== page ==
On the other hand, neither the light sources 21 a and 21 b nor the light detecting means 25 a and 25 b nor the condenser lenses 23 a and 23 b and 27 a and 27 b move. That is, the movement of the stage 31 allows the switching of the SPR sensor plates 1 m for immune reaction measurements. Thus, neither the light sources 21 a and 21 b nor the light detecting means 25 a and 25 b require any complicated movement means.

Next, FIG. 21 shows yet another immune reaction measuring instrument 1J. Like the immune reaction measuring instrument 1H shown in FIG. 20, the immune reaction measuring instrument 1J can carry a plurality of SPR sensor plates 1 m. The immune reaction measuring instrument 1J is different from the immune reaction measuring instrument 1H in that like the light sources 21 a and 21 b and the light detecting means 25 a and 25 b, the SPR sensor plates 1 m are immovable.

More specifically, the SPR sensor plates 1 m are carried on the stage 31 j. In this embodiment, by way of example, four SPR sensor plates 1 m are carried thereon. The SPR sensor plates 1 m are linearly arranged at predetermined intervals. The light sources 21 a and 21 b, the first condenser lenses 23 a and 23 b, the second condenser lenses 27 a and 27 b, and the slits 29 a and 29 b are provided correspondingly to each SPR sensor plate 1 m. Further, receptacles 39 a and 39 b are arranged near the second condenser lenses 27 a and 27 b, respectively, and opposite to the SPR sensor plate 1 m. The receptacles 39 a and 39 b receive beams condensed by the second condenser lenses 27 a and 27 b, respectively, and then introduce them into optical fibers 41 a and 41 b connected to the receptacles 39 a and 39 b, respectively.

The optical fibers 41 a and 41 b connected to the receptacles 39 a and 39 b, respectively, are connected to optical-fiber couplers 37 a and 37 b. In this embodiment, since the four SPR sensor plates 1 m are carried, four optical fibers 41 a and 41 b are collectively connected to the optical-fiber coupler 37 a and 37 b. Furthermore, optical fibers from the optical-fiber couplers 41 a and 41 b connected to the light detecting means 25 a and 25 b so that beams can be introduced into the light detecting means 25 a and 25 b.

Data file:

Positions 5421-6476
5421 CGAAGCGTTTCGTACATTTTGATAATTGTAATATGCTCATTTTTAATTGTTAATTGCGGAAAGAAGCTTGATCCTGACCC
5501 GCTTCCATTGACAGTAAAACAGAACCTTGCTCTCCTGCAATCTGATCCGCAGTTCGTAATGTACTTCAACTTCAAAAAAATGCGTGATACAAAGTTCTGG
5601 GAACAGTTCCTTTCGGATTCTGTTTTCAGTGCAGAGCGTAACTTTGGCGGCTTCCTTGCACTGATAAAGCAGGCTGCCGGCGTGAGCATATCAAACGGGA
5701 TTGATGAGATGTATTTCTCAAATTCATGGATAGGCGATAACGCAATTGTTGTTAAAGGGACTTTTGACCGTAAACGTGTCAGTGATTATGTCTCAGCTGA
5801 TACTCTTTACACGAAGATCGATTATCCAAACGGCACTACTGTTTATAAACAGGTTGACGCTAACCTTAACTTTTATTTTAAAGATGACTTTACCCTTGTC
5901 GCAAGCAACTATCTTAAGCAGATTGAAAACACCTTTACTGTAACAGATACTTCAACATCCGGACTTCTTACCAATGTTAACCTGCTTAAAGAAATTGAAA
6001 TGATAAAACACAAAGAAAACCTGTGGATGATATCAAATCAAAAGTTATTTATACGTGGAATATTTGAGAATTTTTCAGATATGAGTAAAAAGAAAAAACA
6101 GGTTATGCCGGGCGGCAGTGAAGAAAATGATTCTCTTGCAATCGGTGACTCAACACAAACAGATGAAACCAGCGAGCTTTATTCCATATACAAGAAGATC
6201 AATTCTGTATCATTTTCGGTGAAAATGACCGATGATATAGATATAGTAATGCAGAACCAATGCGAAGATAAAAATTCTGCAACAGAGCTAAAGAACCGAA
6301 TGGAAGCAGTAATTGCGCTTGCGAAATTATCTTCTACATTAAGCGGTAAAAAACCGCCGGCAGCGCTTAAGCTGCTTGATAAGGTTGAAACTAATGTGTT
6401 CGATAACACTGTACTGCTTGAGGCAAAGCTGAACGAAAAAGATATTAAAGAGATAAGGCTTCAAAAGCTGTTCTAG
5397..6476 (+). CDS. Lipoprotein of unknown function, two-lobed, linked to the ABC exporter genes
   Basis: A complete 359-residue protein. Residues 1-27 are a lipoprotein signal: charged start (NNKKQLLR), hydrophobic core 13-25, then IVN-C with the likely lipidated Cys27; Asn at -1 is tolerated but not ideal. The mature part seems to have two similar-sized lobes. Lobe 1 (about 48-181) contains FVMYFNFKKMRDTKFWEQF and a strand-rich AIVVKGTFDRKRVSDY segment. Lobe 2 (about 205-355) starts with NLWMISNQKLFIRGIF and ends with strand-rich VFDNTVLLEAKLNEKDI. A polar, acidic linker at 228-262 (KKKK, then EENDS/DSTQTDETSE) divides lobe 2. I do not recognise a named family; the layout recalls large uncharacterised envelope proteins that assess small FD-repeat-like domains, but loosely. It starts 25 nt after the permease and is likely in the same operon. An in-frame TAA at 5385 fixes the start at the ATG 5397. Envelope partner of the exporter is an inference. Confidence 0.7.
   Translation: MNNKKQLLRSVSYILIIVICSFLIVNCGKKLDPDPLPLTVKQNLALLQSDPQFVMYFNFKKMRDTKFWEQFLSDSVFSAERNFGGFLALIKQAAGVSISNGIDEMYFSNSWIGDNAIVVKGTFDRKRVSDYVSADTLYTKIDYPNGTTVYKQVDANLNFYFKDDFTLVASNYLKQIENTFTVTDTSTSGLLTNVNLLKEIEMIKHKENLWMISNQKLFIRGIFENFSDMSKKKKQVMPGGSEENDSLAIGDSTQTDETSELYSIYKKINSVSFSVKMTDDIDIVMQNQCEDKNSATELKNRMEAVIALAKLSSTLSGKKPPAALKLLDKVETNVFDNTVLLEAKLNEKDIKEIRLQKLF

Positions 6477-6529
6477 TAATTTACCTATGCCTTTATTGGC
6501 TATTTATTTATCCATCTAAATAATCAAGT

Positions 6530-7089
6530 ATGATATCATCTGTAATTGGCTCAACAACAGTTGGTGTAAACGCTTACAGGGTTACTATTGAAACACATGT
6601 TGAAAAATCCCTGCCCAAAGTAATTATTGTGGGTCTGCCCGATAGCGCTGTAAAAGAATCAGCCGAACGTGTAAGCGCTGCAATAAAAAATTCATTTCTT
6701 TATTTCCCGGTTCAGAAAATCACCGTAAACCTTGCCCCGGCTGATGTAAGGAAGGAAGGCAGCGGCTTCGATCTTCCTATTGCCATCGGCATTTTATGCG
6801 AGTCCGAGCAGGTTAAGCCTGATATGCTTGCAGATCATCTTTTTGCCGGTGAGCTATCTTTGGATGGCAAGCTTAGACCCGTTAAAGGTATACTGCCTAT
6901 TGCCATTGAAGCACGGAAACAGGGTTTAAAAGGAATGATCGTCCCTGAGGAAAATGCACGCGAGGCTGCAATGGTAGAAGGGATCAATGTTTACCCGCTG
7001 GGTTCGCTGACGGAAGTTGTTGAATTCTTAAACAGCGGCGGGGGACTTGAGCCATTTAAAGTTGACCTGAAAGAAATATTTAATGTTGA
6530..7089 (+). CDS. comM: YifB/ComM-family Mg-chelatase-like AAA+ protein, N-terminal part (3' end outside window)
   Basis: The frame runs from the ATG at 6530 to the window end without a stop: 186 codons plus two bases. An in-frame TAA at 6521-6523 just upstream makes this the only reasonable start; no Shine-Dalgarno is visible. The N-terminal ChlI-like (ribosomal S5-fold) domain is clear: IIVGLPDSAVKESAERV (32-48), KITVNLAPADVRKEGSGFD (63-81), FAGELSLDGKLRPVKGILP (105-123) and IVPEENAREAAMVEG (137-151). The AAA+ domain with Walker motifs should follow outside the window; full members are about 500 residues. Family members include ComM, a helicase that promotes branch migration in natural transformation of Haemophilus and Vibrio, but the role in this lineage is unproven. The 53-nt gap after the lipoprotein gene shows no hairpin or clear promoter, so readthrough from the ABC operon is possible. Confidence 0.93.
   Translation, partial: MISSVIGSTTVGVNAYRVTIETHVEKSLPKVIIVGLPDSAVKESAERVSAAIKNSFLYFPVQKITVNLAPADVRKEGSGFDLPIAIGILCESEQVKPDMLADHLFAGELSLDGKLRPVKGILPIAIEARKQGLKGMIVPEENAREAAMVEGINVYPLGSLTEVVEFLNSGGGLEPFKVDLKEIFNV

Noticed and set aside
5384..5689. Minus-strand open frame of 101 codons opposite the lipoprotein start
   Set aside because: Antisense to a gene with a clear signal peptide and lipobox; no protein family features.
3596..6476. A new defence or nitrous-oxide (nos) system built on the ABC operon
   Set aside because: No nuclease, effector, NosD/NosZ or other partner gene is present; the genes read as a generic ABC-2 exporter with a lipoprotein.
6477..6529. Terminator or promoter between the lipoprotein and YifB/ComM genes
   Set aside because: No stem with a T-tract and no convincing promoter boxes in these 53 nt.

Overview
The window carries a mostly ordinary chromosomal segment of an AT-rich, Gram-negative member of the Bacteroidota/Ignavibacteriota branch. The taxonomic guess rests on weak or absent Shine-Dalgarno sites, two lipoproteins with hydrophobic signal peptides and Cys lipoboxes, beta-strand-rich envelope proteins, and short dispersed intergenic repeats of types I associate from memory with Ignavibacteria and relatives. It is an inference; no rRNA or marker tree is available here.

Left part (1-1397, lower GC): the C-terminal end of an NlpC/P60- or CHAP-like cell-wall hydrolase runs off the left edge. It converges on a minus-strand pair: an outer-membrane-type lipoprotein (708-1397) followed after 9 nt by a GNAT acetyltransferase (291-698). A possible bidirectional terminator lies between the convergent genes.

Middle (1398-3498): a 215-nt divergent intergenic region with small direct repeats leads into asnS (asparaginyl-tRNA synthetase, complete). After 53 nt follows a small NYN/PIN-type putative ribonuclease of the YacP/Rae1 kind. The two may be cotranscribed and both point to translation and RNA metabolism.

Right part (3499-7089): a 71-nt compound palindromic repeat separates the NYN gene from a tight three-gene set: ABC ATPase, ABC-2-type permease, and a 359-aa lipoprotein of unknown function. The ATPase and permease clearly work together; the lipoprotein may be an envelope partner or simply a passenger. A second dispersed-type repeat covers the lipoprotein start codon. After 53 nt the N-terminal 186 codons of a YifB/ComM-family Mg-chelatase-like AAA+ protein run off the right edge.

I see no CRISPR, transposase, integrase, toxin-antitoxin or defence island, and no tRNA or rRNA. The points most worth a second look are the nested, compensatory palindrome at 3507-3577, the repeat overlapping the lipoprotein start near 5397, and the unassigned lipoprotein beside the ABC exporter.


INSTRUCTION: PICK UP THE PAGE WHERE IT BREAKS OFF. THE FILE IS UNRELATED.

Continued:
One of the effects of the present invention is that since light is transmitted through the light waveguide while being reflected inside it, it is reflected by the sensing film member more often than in the prior art, thereby allowing a predetermined sensitivity to be maintained even if the size of the SPR sensor plate is reduced. Accordingly, the SPR sensor plate may be compact. In addition, if this SPR sensor plate is used to configure an immune reaction measuring instrument, the entire instrument will be compact. Consequently, the manufacturing costs of the SPR sensor plate or the immune reaction measuring instrument can be reduced.

Further, since the light waveguide used for the SPR sensor plate is shaped like a plate, the sensing metal film can be formed easily to thereby allow a dielectric film and an antibody (or antigen) to be bound easily. Additionally, since the size of the sensing metal film can be reduced, the thickness of the metal film becomes more uniform to improve the measurement sensitivity.

Another effect of the present invention is that at least one of the incident and exit surfaces of the light waveguide constitutes an inclined surface of a predetermined inclination, enabling the optical axes of the light source, the light detecting means, and the like to be designed easily. In particular, when a plurality of inclined surfaces have the same inclination, the optical axes of the light source and the light detecting means may be parallel with each other. As a result, the optical system can be designed easily and set more accurately, thereby allowing immune reaction to be measured more accurately.

The invention may be embodied in other specific forms without departing from the spirit or essential characteristic thereof. The present embodiments are therefore to be considered in all respects as illustrative and not restrictive, the scope of the invention being indicated by the appended claims rather than by the foregoing description and all changes which come within the meaning and range of equivalency of the claims are therefore intended to be embraced therein.

The entire disclosure of Japanese Patent Application No. 2000-210024 (Filed on Jul. 11, 2000) including specification, claims, drawings and summary are incorporated herein by reference in its entirety.

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Classifications
U.S. Classification356/445
International ClassificationG01N21/27, G01N21/55, G01N33/543
Cooperative ClassificationG01N21/553
European ClassificationG01N21/55B2
Legal Events
DateCodeEventDescription
Mar 13, 2007FPExpired due to failure to pay maintenance fee
Effective date: 20070114
Jan 14, 2007LAPSLapse for failure to pay maintenance fees
Aug 2, 2006REMIMaintenance fee reminder mailed
Oct 14, 2003CCCertificate of correction
Jul 6, 2001ASAssignment
Owner name: SUZUKI MOTOR CORPORATION, JAPAN
Free format text: ASSIGNMENT OF ASSIGNORS INTEREST;ASSIGNORS:NEGAMI, MITSUHIRO;NAKAMURA, NUNEAKI;REEL/FRAME:011960/0695
Effective date: 20010629
Owner name: SUZUKI MOTOR CORPORATION 300, TAKATSUKA-CHO, HAMAM
Free format text: ASSIGNMENT OF ASSIGNORS INTEREST;ASSIGNORS:NEGAMI, MITSUHIRO /AR;REEL/FRAME:011960/0695